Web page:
Having a Baby After Placing One for Adoption [Unexpected Emotions]
Many women facing an unplanned pregnancy choose adoption because they’re not at a place in their life where they are ready or able to raise a child or add another to their family.
Some women experiencing a second unplanned pregnancy may not intend to parent or still aren’t ready to parent, while others go on to have planned pregnancies to start or expand their family when they’re ready.
Whether the new pregnancy was planned or unplanned, having a baby after giving one up for adoption can lead to feelings of guilt. You might feel guilty for placing another child up for adoption or like you’re betraying the child you placed for adoption if you decide to parent your newborn.
Choosing adoption again or choosing to start or expand your family is your choice to make, nobody else’s. If you feel adoption or parenting is what’s best for you and your baby, that’s all that matters. If you’re dealing with complicated emotions because you’re having a baby after giving one up for adoption, reach out to an adoption specialist at any time to get the support you need.
Choosing Adoption for a Second Unplanned Pregnancy
If you’re having a baby and after giving one up for adoption, you’re likely experiencing an array of emotions. You might feel disappointed in yourself or overwhelmed because your situation has not changed enough since the first adoption for you to feel comfortable parenting. While these emotions are valid, there’s no need to feel guilty. You’re only human.
Regardless of whether this is your second, third or fourth unplanned pregnancy, you can always choose adoption. Even if this is your second time placing a child for adoption, this doesn’t detract from the selflessness and love behind your decision. You are choosing to give your child an amazing life that you may not be able to currently provide and giving a hopeful adoptive family the chance to have the family of their dreams.
Parenting a Child After Placing One for Adoption
If you’re having a baby after giving one up for adoption, you likely fall into one of two categories:
You’re facing another unplanned pregnancy
You’re intentionally starting or expanding your family
Regardless of which situation you identify with, you might be experiencing a lot of conflicting emotions. You might feel excited about starting or adding a member to your family. Or you might feel guilty for choosing to parent this child after placing one for adoption. Both of these emotions are valid, but there is no reason to feel guilty.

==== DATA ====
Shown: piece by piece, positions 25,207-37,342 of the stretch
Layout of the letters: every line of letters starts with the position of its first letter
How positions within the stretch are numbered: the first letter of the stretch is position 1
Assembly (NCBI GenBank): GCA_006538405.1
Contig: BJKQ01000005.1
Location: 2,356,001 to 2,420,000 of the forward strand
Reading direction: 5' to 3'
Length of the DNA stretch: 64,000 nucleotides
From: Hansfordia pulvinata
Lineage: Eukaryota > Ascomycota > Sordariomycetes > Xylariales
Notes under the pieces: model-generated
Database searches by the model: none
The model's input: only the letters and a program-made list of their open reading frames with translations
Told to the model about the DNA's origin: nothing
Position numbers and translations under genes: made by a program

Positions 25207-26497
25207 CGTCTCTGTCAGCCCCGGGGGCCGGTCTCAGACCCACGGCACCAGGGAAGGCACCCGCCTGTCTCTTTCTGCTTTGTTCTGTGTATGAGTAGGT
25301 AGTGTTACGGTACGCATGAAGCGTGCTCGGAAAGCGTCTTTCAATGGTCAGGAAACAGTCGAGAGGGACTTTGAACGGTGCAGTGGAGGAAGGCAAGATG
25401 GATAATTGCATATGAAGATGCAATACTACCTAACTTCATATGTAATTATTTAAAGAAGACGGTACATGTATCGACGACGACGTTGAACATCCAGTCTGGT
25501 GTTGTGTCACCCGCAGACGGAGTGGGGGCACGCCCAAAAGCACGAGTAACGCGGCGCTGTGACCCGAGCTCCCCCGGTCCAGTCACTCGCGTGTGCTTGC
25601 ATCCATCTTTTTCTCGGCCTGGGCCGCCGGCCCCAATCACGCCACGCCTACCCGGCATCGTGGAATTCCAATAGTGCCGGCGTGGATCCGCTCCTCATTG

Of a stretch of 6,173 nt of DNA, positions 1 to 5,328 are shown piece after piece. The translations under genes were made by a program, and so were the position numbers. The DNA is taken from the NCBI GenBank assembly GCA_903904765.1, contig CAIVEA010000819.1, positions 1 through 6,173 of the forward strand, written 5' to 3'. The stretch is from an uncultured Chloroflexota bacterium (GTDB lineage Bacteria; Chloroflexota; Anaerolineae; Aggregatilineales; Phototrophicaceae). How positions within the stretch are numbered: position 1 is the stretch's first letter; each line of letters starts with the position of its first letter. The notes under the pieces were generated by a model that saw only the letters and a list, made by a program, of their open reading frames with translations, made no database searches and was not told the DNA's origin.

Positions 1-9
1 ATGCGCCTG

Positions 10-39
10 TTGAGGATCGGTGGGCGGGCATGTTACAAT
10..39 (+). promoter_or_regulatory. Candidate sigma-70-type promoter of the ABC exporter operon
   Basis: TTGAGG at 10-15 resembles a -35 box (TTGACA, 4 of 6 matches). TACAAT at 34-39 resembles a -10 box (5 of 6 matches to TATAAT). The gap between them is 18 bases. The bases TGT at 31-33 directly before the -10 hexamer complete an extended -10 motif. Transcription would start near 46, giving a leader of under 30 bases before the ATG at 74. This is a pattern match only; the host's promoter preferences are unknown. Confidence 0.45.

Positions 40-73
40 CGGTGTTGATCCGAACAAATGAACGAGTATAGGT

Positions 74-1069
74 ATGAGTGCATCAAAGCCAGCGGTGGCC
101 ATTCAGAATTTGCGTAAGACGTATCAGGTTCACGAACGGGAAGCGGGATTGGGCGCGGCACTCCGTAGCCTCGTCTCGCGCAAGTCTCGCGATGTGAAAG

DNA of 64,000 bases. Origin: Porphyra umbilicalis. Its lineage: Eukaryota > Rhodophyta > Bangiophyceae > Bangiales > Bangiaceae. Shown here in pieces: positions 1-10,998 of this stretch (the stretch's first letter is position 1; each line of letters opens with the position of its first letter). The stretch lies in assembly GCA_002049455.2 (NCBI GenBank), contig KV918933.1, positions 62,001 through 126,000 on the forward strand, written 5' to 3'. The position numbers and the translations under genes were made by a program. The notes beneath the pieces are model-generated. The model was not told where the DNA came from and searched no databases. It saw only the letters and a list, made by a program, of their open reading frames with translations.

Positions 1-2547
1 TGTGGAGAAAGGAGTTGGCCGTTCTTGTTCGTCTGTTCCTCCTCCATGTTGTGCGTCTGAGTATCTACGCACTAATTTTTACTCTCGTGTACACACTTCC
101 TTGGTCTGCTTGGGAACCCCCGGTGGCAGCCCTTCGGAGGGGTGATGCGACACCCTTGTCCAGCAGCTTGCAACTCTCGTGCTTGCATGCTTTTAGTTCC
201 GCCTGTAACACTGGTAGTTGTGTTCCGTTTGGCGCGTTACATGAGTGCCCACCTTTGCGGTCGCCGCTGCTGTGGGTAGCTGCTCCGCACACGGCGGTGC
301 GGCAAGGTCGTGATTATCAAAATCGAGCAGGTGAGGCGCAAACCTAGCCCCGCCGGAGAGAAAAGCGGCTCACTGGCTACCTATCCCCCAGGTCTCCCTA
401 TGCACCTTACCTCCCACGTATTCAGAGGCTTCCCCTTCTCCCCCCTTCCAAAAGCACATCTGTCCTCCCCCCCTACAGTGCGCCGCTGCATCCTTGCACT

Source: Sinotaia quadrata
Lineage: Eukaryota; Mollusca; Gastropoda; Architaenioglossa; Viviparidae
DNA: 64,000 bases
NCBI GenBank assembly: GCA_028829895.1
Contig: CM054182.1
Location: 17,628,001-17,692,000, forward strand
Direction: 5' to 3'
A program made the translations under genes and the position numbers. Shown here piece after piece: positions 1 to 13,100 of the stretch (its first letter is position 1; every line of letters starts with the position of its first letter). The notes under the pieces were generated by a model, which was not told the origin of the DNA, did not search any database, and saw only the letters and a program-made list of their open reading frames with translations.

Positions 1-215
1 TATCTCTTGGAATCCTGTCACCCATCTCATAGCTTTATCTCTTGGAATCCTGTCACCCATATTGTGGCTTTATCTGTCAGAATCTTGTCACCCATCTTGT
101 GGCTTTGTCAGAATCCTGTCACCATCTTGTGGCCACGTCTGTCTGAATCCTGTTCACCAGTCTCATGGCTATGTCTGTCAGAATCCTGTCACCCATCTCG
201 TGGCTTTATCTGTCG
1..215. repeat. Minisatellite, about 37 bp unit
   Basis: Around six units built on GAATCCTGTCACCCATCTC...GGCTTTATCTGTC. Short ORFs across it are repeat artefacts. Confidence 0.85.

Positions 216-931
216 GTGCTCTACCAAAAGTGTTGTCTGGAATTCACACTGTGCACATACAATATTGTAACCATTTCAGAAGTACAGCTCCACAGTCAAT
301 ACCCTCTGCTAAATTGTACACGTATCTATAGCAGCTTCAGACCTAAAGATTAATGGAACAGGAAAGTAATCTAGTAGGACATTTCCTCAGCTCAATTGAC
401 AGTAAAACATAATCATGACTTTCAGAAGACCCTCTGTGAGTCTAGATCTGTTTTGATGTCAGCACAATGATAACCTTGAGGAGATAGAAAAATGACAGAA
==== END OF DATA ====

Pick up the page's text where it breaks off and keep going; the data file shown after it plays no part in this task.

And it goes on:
You chose adoption because you felt it was what was best for you and your baby at that point in your life. Even though you may hear phrases like “giving your baby up” for adoption, adoption is never giving up. You put your child’s needs first so that they could grow up in a safe and stable home. That is anything but giving up.
Circumstances change, and that’s okay. Especially if they’re for the better. It is not a reflection of your character for wanting to start a family if you’re in a better situation than you were at the time of your unplanned pregnancy. Or if this was an unplanned pregnancy but you are deciding to parent because you are able to or ready to, that’s okay too. You might have resources or support that you didn’t have before.
You should never feel like you have to sacrifice moving forward with starting a family or keeping a second unplanned pregnancy just because you placed your first child for adoption.
How to Cope with Having a Baby After Giving One Up for Adoption
If you’re experiencing feelings of grief or shame because you’re having a baby after giving one up for adoption, there are resources and coping strategies you can utilize. Even if you’re not pursuing adoption this time around, you can reach out to a 24/7 adoption hotline to speak to a counselor about the emotions you are experiencing.
One of our own birth parent specialists was in a situation like yours. She was faced with an unplanned pregnancy and didn’t have the support she needed. She chose adoption to give her son a better life. Years later, she was married and she and her husband were about to have a child together.
“Being a new mom and parenting this child has brought about a new perspective and appreciation for adoption. I used to tell other birthmothers that I could have raised Ryan and he would have been just fine,” says Michelle.
“As much as I still believe he would have been fine if I had to parent him, I am now reassured more than ever that I made the right decision with choosing adoption for him. He would have had all the love in the world but I could not have done it on my own. I never realized that I still needed closure for my adoption decision until I had my daughter.”
With the rising popularity of open adoptions, chances are you have some form of post-placement contact with your child and their adoptive family. If they and your child are okay with them having a relationship with their biological sibling, you can use this contact to help the two establish a bond. Even though you weren’t ready or able to parent your first child, you still have the chance to be a part of their life.
To get the support you need when having a baby after giving one up for adoption, reach out to an adoption specialist today.
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